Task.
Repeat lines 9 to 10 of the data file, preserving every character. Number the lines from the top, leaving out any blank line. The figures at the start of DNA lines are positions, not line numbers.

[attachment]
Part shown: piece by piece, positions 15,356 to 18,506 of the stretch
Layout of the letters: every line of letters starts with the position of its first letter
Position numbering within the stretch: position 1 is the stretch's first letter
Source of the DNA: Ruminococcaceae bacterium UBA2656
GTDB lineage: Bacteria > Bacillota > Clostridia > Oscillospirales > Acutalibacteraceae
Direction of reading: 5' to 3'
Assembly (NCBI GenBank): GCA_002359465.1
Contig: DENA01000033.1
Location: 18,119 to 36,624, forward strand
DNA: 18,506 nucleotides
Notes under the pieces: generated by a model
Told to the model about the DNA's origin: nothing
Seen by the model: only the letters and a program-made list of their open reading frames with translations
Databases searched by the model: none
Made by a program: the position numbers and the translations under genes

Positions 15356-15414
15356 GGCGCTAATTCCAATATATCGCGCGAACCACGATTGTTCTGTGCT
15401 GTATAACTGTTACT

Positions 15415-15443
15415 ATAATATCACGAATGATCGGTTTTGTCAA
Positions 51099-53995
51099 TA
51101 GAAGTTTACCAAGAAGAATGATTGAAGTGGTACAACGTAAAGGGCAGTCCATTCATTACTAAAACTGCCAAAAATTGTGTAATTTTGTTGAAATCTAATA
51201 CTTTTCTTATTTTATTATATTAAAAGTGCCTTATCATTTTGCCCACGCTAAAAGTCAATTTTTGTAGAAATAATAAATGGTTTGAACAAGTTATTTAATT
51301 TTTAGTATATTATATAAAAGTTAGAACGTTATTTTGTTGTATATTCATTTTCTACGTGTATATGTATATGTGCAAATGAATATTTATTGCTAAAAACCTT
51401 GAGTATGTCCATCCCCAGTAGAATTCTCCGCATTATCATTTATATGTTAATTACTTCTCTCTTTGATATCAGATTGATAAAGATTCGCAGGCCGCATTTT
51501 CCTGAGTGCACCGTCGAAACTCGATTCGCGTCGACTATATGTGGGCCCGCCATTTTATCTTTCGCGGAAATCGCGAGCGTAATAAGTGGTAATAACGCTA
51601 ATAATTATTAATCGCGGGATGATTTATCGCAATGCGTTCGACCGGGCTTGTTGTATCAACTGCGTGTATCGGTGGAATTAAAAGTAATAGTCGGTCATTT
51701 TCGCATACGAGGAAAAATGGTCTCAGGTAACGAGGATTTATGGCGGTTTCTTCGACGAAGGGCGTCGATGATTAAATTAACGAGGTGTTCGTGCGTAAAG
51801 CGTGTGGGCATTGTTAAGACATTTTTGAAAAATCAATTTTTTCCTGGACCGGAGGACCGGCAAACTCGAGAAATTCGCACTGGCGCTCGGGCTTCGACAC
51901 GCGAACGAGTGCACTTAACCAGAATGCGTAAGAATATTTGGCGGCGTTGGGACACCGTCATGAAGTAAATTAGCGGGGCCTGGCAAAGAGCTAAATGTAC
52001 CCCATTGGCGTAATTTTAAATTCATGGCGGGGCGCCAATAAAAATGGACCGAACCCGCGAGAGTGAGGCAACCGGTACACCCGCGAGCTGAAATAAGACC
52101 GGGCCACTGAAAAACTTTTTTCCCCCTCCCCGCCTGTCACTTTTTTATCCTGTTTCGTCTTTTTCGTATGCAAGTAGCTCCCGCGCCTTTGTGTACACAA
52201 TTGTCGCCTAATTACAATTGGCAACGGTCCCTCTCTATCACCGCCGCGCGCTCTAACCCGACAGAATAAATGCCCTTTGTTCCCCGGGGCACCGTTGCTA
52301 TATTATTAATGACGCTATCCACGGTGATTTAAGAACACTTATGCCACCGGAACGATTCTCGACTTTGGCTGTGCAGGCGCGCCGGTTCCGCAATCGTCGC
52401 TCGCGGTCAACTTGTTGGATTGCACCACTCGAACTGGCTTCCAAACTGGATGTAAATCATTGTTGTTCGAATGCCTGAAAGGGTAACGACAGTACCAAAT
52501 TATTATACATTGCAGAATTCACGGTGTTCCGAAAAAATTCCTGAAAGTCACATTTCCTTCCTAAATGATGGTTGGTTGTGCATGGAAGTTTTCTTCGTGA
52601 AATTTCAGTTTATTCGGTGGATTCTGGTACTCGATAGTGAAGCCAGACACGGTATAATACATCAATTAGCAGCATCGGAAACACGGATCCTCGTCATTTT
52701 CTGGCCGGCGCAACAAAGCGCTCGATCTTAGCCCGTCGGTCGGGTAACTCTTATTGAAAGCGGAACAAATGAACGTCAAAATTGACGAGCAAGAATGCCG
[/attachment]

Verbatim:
Location: 18,119 to 36,624, forward strand
DNA: 18,506 nucleotides